Negative feedback

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Negative feedback is a basic concept of cybernetics; it is the basis of regulation and control. It is important in engineering and physiology. In biology and physiology negative feedback is known as homeostasis.[1]

Negative feedback occurs when the output of a system acts to oppose changes to the input of a system. This has the result that the changes are made less, and the system kept within limits. The classic example is a central heating system which cuts off when a (suitably placed) temperature sensor hits a pre-set mark. The negative feedback part is the thermostat.

Homeostasis[change | change source]

Virtually all aspect of living systems involve homeostasis, and disease follows when any of these systems fail. Examples: blood pressure, glucose level, liver functions, cell division, and so on.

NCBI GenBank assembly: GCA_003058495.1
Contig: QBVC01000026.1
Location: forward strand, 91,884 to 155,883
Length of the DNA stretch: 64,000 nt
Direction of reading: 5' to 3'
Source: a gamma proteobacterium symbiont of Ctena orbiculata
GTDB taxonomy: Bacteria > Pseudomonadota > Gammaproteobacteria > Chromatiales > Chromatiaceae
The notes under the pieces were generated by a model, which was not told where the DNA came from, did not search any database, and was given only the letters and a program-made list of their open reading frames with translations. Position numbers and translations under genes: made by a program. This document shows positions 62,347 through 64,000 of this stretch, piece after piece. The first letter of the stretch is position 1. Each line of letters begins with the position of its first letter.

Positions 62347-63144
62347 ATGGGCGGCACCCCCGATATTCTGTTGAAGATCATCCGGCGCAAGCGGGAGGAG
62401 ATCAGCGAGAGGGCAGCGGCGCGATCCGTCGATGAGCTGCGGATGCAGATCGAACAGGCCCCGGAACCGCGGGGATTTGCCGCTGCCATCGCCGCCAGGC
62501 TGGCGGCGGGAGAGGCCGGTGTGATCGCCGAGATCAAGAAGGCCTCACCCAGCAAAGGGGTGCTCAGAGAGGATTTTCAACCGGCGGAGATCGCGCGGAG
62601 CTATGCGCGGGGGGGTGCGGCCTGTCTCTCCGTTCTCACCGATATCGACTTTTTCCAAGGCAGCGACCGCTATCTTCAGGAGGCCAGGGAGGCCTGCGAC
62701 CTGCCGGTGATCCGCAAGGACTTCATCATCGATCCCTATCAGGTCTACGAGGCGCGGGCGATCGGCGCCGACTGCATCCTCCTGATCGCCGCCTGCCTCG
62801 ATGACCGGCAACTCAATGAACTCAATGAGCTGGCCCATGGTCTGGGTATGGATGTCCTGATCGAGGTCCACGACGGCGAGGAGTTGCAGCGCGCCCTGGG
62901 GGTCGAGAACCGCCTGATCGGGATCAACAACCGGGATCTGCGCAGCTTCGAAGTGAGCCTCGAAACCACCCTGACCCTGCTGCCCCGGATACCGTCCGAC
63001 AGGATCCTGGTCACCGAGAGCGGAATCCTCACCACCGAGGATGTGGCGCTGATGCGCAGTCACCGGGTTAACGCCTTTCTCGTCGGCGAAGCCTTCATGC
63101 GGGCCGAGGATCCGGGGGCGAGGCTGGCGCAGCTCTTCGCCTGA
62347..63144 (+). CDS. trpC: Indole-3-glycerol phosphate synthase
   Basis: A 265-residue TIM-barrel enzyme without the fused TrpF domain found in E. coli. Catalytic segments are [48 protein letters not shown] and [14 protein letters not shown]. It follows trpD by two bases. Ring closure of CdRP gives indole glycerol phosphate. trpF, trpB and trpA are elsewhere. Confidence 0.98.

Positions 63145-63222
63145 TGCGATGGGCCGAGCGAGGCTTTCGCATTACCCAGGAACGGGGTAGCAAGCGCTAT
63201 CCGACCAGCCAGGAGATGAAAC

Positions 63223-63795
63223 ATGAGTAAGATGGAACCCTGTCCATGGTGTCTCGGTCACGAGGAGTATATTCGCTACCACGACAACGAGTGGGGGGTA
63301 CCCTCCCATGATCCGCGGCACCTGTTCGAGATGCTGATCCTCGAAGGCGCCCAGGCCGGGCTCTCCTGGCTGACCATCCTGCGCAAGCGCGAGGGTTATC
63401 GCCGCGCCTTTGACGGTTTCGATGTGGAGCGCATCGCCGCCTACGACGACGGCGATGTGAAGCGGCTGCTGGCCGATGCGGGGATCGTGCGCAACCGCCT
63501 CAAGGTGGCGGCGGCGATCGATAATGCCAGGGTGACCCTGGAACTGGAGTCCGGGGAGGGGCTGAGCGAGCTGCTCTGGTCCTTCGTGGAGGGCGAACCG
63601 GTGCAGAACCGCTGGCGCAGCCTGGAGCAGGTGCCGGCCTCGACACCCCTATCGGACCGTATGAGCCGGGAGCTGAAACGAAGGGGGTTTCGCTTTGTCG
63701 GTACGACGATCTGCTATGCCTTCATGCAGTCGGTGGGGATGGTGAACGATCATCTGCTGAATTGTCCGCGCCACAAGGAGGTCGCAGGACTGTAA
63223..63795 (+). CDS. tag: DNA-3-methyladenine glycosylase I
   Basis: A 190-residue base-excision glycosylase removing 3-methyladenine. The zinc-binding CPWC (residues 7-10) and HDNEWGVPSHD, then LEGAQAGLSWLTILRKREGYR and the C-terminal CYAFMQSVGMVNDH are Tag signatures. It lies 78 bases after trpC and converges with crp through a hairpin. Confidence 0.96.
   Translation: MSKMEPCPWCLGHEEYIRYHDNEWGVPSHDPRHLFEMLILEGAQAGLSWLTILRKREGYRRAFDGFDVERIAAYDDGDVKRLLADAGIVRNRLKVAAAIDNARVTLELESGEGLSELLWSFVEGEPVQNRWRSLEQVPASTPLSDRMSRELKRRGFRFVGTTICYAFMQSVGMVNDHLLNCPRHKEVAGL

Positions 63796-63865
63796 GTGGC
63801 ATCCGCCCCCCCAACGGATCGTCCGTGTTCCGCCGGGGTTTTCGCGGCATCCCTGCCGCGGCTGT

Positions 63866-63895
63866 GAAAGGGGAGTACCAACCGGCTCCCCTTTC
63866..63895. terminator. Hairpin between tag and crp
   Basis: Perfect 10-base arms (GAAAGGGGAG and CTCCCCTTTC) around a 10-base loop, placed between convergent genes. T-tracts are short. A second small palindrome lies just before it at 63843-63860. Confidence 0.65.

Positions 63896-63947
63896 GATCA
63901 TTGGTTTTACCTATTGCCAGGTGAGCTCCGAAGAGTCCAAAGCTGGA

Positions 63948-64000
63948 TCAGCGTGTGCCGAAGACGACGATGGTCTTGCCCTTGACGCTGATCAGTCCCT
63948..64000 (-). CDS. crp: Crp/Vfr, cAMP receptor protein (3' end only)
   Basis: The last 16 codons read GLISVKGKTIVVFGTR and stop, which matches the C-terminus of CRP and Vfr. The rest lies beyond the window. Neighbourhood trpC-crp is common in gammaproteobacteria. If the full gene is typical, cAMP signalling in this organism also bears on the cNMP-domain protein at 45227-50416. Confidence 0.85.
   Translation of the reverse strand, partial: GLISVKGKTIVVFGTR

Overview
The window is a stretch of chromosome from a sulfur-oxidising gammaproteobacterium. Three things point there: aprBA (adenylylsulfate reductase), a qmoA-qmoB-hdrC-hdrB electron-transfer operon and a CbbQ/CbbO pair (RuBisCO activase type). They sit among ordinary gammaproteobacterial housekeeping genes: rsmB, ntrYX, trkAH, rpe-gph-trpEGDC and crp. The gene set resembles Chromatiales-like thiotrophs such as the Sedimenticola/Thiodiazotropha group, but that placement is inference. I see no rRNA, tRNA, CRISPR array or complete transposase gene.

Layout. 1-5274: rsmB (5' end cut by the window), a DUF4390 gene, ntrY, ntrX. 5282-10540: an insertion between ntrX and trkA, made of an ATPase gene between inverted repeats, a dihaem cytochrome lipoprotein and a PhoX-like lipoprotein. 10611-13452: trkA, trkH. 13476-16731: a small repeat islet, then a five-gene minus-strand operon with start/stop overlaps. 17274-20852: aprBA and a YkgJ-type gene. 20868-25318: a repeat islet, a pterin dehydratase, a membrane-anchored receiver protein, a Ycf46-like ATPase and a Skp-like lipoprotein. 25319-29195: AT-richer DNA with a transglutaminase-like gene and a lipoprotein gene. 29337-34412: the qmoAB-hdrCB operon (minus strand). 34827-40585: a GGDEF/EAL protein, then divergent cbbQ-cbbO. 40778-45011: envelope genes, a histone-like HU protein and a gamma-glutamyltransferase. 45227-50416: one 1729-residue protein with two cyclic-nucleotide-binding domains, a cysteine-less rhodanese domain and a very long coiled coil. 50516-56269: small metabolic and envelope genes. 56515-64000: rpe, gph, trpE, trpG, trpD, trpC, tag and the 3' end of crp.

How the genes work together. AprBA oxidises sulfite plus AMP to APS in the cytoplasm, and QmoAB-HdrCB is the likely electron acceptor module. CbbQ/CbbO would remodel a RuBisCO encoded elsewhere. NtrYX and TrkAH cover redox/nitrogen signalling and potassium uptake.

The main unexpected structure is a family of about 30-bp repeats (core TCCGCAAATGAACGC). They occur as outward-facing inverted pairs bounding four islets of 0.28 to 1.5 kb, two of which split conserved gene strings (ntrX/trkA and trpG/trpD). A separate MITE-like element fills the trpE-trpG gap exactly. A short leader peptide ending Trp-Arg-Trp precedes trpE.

Homeostasis [2] was defined by Claude Bernard and later by Walter Bradford Cannon in 1926,[3] 1929[4] and 1932[5] is the property of a system, either open or closed, that regulates its internal environment and tends to maintain a stable, constant condition. The concept came from that of milieu interieur which was created by Claude Bernard and published in 1865.

If the overall feedback of the system is negative, then the system will tend to be stable.

References[change | change source]

  1. Raven P.H. & Johnson G.B. 1999. Biology. 5th ed, Boston: Hill. p1058
  2. from Greek: ὅμοιος, hómoios, "similar" ὅμοιος, Henry George Liddell, Robert Scott, A Greek-English Lexicon, on Perseus and στάσις, stásis, "standing still"; στάσις, Henry George Liddell, Robert Scott, A Greek-English Lexicon, on Perseus
  3. Cannon W.B. 1929. Physiological regulation of normal states: some tentative postulates concerning biological homeostatics. in: A. Pettit (ed) A Charles Richet: ses anims, ses collegues, ses élvès, p91. Paris: editions Medicales.
  4. Cannon W.B. 1929. Organization For physiological homeostasis. Physiol Rev. 9: 399-431.
  5. Cannon W.B. 1932. The wisdom of the body. W.W. Norton, New York.